Yesterday we reviewed John Konrad’s new book, Fire on the Horizon: The Untold Story of the Gulf Oil Disaster, which went on sale in bookstores today. Coincidentally, yesterday the Interior Department approved the first new deep water drilling permit in the Gulf of Mexico since the explosion of the Deepwater Horizon in April of last year. Noble Energy was granted permission to resume drilling an existing well site in 6,500 feet of water off the coast of Louisiana.
Oil Drilling to Resume in the Gulf’s Deep Waters
Work on the well was suspended, along with virtually all other drilling activity in water deeper than 5,000 feet, immediately after the Deepwater Horizon accident last April 20. The disaster killed 11 rig workers and spewed nearly five million barrels of oil into the ocean.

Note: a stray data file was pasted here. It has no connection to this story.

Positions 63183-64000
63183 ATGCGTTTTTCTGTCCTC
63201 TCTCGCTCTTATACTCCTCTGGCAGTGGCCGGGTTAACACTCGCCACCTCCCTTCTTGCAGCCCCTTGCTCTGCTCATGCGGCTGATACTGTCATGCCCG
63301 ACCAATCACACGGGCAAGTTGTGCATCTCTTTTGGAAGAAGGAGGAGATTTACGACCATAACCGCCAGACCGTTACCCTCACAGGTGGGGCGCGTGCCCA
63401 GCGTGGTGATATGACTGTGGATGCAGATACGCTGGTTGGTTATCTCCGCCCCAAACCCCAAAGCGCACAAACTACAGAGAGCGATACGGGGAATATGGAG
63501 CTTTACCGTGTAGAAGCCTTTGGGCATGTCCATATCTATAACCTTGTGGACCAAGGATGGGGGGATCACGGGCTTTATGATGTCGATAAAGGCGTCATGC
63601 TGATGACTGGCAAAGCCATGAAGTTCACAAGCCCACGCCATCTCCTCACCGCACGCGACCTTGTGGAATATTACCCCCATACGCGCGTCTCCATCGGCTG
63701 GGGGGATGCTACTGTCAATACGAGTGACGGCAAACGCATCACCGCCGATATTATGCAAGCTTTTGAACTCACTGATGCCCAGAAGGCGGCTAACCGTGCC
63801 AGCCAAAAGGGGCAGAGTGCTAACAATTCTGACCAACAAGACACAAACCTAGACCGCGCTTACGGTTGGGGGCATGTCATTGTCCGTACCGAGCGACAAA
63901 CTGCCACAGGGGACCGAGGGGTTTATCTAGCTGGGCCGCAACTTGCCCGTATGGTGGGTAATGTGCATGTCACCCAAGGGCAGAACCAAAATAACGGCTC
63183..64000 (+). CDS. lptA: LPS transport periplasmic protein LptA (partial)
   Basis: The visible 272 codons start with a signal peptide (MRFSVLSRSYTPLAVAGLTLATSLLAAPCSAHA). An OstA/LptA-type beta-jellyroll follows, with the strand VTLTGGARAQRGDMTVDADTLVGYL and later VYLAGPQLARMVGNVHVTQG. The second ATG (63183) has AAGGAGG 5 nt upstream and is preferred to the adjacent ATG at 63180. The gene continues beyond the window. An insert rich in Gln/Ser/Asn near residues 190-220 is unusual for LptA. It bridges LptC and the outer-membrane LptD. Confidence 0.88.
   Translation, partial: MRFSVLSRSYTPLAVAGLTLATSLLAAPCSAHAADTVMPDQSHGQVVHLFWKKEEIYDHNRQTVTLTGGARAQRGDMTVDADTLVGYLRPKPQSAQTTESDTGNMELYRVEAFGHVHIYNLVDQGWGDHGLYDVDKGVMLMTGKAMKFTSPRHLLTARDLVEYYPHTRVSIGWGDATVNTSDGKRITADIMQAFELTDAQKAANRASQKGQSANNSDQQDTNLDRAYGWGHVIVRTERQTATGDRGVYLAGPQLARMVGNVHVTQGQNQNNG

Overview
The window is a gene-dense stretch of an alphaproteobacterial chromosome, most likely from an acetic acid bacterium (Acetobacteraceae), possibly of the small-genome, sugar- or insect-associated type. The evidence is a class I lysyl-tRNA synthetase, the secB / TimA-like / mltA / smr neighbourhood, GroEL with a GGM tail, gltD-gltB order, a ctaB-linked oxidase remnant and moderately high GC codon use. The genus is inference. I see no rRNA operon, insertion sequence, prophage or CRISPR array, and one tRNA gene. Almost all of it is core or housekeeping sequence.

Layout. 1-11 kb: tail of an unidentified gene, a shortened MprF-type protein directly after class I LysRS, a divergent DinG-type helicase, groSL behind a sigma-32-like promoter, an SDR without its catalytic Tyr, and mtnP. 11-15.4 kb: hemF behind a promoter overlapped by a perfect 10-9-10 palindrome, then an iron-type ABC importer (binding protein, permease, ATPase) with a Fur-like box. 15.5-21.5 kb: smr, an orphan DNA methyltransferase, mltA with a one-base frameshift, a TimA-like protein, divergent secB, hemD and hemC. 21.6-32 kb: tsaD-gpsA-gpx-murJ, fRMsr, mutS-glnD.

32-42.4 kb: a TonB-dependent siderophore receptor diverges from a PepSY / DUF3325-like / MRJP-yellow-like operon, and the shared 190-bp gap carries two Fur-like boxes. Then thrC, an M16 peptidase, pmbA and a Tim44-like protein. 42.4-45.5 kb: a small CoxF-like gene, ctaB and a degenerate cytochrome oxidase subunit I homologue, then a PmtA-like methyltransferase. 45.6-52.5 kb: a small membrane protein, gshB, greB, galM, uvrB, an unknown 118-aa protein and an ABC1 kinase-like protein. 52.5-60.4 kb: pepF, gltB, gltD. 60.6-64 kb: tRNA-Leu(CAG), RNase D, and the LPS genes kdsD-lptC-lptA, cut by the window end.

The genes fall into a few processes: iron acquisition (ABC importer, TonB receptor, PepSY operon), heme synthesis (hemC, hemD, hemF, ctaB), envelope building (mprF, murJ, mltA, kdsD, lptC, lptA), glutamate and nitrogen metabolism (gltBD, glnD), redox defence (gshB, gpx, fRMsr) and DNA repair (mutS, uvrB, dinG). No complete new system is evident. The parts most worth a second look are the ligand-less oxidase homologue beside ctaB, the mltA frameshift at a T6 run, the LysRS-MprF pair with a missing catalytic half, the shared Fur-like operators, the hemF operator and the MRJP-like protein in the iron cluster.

Still, there was no indication that drilling in the gulf would return anytime soon to levels preceding the BP well blowout.
Mr. Bromwich made clear that each new permit would be closely reviewed on a well-by-well basis and that the old system of rapid approvals of drilling permits had been permanently changed. Noble Energy said it expected to resume drilling by late March.
Approval of the Noble Energy application comes as oil prices are rising in response to unrest in the Middle East and North Africa and many in Congress and in industry are complaining of burdensome rules that are thwarting the development of domestic energy resources.
Mr. Bromwich noted that Noble’s permit was the first in deep water since the BP accident but that 37 shallow-water applications had been approved over the last 10 months.